Here’s the second post in our “Starting Your E-Commerce Store” series.
Read the intro here.
Most shopping experiences are pretty unique. You go to different kinds of stores, with different objectives. Sometimes you just need some milk and eggs. Other times you want to buy a new pair of pants. Or maybe you’re ready to upgrade your computer.
Regardless of how unique your shopping experience was, it probably ended the same way. You handed over a credit card, a check, or even a few dollar bills to the cashier and you in turn received your item. The process was so quick and seamless that you probably didn’t even think about it as part of your shopping experience.
But for the retailer, the moment when money changes hands is critical. Checkout, or, what retailers call the point of sale is an essential element of any successful business operation. In addition to being able to provide the usual services—correct change, easy interface with credit and debit card providers, and ability to process such old-fashioned things as checks and money orders—the point of sale is where people take care of returns, exchanges, and similar matters.
For e-commerce sites you don’t have to deal with some of the more obnoxious things about checkout machines, like purchasing hardware and software and training staff to use them, but don’t worry, there are plenty of other problems that arise. While you might occasionally get someone trying to pass a bad check at your store, fraud is rampant online, so you need to be careful about who you accept money from. If your checkout machine is having a bad mood, you can switch to another and your customer will forgive you. But if your online checkout system is broken, your customers might just take their business elsewhere.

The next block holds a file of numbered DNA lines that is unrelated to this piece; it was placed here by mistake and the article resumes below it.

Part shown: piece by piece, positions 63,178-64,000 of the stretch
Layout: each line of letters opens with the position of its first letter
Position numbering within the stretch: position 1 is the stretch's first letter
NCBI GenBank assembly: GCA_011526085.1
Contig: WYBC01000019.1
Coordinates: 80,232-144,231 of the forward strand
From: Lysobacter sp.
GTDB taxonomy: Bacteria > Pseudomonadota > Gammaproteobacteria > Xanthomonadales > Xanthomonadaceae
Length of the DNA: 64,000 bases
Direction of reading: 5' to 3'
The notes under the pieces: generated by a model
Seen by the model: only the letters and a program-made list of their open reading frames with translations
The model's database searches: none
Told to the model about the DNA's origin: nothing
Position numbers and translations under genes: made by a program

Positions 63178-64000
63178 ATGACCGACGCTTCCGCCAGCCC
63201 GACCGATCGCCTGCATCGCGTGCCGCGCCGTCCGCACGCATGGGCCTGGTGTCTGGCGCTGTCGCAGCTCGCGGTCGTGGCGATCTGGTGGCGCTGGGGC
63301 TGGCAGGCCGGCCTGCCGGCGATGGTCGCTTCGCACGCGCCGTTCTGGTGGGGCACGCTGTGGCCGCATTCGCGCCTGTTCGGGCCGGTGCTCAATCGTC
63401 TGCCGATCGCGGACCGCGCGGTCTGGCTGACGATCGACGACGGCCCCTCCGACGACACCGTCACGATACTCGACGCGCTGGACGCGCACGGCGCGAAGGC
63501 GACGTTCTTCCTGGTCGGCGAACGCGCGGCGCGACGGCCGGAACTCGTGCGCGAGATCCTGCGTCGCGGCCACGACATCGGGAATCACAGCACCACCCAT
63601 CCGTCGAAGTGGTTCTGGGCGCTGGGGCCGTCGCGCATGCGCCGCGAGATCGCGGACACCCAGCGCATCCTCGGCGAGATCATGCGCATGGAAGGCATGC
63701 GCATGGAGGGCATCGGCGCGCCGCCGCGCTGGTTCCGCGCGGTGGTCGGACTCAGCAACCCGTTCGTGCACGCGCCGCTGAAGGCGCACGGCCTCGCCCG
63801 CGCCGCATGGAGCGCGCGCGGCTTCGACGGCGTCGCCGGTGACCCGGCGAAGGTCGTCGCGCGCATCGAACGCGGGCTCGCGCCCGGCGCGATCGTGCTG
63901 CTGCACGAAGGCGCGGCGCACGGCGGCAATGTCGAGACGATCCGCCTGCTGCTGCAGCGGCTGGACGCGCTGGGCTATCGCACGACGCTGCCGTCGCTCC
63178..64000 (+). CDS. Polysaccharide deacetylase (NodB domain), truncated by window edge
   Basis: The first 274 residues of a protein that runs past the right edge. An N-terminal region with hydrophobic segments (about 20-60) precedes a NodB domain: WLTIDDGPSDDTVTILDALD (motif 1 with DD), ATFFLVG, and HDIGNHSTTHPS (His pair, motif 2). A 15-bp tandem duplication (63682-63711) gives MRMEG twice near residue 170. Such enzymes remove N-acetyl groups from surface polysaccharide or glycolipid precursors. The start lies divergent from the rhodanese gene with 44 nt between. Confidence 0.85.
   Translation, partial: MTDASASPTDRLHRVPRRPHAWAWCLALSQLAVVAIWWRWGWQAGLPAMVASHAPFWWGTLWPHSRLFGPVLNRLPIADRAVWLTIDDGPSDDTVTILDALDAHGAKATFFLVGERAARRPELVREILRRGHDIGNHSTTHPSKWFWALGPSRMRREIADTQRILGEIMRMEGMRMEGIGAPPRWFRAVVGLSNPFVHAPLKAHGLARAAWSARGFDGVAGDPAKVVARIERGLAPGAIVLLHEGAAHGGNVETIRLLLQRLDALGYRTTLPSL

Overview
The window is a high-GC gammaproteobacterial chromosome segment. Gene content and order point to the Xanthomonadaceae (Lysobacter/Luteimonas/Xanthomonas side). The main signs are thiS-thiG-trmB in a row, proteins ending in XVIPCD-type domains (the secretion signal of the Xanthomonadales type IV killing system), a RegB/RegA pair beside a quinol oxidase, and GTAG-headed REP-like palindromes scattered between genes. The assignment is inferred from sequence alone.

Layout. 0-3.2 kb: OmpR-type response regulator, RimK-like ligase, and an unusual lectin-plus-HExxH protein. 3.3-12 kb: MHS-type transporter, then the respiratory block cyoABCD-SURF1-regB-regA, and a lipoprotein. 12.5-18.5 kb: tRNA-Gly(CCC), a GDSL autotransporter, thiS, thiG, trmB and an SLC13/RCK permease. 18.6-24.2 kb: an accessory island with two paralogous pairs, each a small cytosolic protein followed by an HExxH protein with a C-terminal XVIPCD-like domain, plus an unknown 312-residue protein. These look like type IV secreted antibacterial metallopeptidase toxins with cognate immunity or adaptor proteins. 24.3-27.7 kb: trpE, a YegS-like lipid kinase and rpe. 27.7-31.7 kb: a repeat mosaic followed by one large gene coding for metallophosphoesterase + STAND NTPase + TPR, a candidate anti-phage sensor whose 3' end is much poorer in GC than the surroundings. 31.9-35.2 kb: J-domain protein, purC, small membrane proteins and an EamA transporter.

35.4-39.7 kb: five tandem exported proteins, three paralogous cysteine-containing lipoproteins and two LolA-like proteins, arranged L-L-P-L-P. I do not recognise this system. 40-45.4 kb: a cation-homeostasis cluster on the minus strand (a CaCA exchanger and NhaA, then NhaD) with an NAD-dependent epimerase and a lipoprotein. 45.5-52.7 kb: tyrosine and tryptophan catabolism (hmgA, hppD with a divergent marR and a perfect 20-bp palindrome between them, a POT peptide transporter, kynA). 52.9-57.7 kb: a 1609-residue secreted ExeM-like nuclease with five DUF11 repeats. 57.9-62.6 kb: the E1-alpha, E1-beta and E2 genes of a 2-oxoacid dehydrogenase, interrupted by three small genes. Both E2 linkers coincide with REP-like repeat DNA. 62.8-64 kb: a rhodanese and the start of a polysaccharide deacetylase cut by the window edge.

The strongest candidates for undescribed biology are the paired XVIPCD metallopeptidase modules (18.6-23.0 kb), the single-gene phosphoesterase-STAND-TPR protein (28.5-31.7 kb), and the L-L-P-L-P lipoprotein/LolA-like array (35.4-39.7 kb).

In e-commerce, the point of sale is even more important than it is in traditional commerce. Not only is a functioning and versatile sales process essential to your business’s success, choosing good software can save you significant time and money in fees and returns. Here is our introduction to setting up your sales operations online.
Two Requirements: Merchant Accounts and Payment Gateways
In order to be able to receive payments online, you need to have two things: a merchant account, and a payment gateway. Some payment solutions combine these two into a single service, but you’ll pay extra. Even if you decide to go the easier route, it’s helpful to understand just what you’re getting into
A merchant account is an account that you cannot directly access, but serves as your connection between the credit card companies and your company’s account. Although the money is transferred from the merchant account to your company account within a few days, it technically can be returned at any time, which is why you pay a fee to use it. If you get a lot of returns, you’ll pay higher fees as you’re asking the bank that holds your merchant account to take on more risk.
The payment gateway is how you access your merchant account. With a payment gateway you can issue refunds, process returns, check on your transaction history, and even set up recurring billing. More advanced payment gateways also provide services like fraud detection. Most payment gateways also charge fees based on the amount of business you do with them.
How to Choose a Merchant Account
Merchant account providers, also called payment processors, come in all types, from major, well-known companies, like Chase’s Paymentech and PayPal, to more specialized companies like TransFirst, Merchant Warehouse, and Flagship Merchant Services.